1 thought on “How to Become a Virgin”

  1. This is the sequel to The Naked Civil Servant, in it Mr. Crisp tells of his life after the book was published, and how the TV version came about, and then his first trip to the U.S. The many little tours and theatre appearances of “An audience with Quentin Crisp” are described as sometimes disappointing to both Mr. Crisp and the audience, as he doesn’t always give the answers they want to hear. Yet he seemed to totally thrive on this new life of celebrity;“I am seen and heard therefore I [...]

  2. Wild & Wow, this guy can put so many of us to shame. Witty, vivacious, strong minded and strong willed, he really lived the way he wanted to and made a buck and a name for himself along the way In 1981 age 80, he up´d and left the UK bound for New York, stayed in the Chelsea Hotel intitialy and then he with few possessions and found a small apartment in Manhattan's Lower East Side.Its a no holes barred read, sometimes annoying, sometimes eye opening but a very interesting read none the less [...]

  3. Having watched 'The Naked Civil Servant' years ago, and the more recent 'An Englishman in New York' both with John Hurt playing the lead, I was interested to read the interim story, and this did not disappoint.He was quite a unique character who comes across as very sincere, qentle and wonderfully witty and lazy.

  4. He constantly either appalls me or reminds me of myself. Often both at the same time. But always with much more style, and I don't think I would ever have been so brave.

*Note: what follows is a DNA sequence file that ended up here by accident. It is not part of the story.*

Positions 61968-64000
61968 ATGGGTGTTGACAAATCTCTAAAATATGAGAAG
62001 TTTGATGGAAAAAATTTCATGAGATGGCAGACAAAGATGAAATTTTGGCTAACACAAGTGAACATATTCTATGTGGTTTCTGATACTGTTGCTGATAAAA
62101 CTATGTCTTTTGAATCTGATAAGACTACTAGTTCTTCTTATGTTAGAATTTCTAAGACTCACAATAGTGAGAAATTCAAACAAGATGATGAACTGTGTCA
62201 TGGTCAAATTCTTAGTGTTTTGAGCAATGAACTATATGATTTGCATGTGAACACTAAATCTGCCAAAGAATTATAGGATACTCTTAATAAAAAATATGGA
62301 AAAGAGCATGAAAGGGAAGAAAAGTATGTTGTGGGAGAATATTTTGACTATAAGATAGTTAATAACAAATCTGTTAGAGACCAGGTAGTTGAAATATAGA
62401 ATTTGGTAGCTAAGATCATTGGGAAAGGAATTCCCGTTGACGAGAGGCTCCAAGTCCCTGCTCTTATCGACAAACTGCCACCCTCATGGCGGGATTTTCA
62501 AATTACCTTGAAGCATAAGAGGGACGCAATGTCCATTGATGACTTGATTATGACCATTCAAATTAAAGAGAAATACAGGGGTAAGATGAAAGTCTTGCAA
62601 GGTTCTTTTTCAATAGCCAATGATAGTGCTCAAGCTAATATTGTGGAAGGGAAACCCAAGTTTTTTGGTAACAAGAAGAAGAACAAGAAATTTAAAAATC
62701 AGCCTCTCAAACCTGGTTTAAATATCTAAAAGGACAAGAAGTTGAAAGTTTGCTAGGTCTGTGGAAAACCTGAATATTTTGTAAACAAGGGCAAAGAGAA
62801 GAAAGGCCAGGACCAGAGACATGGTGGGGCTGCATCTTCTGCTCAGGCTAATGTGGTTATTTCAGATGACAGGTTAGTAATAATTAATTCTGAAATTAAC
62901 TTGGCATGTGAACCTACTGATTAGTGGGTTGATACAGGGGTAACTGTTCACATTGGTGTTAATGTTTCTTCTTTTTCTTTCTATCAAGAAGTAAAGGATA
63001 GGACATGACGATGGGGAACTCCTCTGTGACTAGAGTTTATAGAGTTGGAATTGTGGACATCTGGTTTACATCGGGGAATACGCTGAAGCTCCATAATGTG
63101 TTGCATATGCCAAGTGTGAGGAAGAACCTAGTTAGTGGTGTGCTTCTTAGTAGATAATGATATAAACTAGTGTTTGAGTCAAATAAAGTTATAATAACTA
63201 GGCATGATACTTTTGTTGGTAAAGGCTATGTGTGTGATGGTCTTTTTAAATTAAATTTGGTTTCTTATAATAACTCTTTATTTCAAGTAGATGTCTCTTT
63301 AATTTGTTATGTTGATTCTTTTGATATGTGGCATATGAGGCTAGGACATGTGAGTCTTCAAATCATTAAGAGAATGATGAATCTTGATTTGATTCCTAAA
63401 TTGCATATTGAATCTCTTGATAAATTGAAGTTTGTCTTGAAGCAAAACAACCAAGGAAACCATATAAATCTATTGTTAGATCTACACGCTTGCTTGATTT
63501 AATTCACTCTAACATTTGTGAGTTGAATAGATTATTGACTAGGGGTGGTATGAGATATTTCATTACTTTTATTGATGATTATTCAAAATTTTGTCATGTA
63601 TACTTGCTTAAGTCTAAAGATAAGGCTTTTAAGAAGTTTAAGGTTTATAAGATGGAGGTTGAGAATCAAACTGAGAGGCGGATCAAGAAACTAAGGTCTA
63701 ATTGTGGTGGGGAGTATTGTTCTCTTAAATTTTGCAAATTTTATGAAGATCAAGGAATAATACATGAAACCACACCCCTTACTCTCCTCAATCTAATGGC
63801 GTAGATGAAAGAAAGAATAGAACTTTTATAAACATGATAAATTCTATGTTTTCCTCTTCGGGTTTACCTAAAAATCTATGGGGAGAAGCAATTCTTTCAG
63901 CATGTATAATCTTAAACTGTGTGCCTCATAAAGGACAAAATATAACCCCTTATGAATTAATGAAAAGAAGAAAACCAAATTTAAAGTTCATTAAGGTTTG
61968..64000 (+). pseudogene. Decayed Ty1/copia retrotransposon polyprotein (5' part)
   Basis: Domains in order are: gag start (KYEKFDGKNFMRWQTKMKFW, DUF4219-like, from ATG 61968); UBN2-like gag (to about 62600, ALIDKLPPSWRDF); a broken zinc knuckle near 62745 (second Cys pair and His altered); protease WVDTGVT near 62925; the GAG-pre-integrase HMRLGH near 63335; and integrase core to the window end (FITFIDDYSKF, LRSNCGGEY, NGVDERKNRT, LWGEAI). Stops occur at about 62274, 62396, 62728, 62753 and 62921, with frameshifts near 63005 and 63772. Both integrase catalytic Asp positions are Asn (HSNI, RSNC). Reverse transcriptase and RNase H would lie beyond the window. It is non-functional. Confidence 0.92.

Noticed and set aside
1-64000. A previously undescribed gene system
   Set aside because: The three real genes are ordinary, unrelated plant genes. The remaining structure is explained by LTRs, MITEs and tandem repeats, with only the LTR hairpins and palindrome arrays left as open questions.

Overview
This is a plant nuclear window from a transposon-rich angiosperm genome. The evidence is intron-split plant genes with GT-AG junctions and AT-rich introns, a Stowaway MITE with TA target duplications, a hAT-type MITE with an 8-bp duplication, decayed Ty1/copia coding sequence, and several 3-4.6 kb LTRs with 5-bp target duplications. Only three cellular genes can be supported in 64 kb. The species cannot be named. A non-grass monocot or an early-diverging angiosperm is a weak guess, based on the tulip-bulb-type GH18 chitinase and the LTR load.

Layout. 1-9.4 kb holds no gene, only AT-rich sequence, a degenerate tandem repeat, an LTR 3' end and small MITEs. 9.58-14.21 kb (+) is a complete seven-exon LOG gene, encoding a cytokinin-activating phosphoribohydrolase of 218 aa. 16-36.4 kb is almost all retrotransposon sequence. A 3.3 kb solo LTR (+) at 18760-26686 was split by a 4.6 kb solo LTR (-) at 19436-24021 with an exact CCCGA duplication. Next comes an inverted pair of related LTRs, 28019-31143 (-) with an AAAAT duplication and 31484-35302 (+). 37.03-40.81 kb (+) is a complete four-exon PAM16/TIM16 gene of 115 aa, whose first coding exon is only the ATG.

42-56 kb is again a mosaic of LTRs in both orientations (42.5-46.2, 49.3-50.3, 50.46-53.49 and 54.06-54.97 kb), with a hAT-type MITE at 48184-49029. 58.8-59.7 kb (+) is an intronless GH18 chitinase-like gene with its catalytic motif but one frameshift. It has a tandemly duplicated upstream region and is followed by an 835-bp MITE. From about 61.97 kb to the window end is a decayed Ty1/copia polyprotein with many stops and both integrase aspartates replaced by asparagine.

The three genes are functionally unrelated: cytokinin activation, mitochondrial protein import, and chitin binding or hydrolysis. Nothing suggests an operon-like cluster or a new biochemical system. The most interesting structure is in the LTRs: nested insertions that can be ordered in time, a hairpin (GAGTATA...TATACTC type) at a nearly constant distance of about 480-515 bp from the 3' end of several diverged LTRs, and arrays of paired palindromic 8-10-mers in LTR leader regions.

5. He's Quentin Crisp and if I need to tell you about him, you need to read his books. He's gay and he's hilarious.

  6. I read The Naked Civil Servant (published in 1968, I think) some years ago, and around the same time read another couple of his books that he wrote while living in New York. This book was written shortly after he moved from England to New York, and covers the years and the fame after publishing his first. Crisp is an intriguing man, openly homosexual through decades of persecution. One might say he was extraordinarily courageous, but I recall him saying it was nothing to do with courage - he jus [...]

  7. Though this isn't as momentous as The Naked Civil Servant, for a Crisp fan like me it is essential. Some excellent musings on notoriety and fame, and precious clues that reveal some of his feelings towards the mainstream gay rights movement, which was gaining momentum during the 1970s. An entertaining and fascinating read.

  8. St. Quentin, the patron saint of homosexuals. The first, the original, never vilified in the press except by the gays. Love him.This book and the next book, Resident Alien: The New York Diaries, formed the basis for the second movie of his life which I watched a couple of years ago and really enjoyed.I laughed out loud at several portions of the book and was amazed that as a watcher of society Crisp can really get to the heart of things.“It's explained that all relationship require a little gi [...]

  9. As with the Naked Civil Servant, this was very entertaining. I wish I had read this BEFORE Resident Alien (ie-in chronological order); but it was still quite enjoyable and funny. I recommend this to any Crisp fans!

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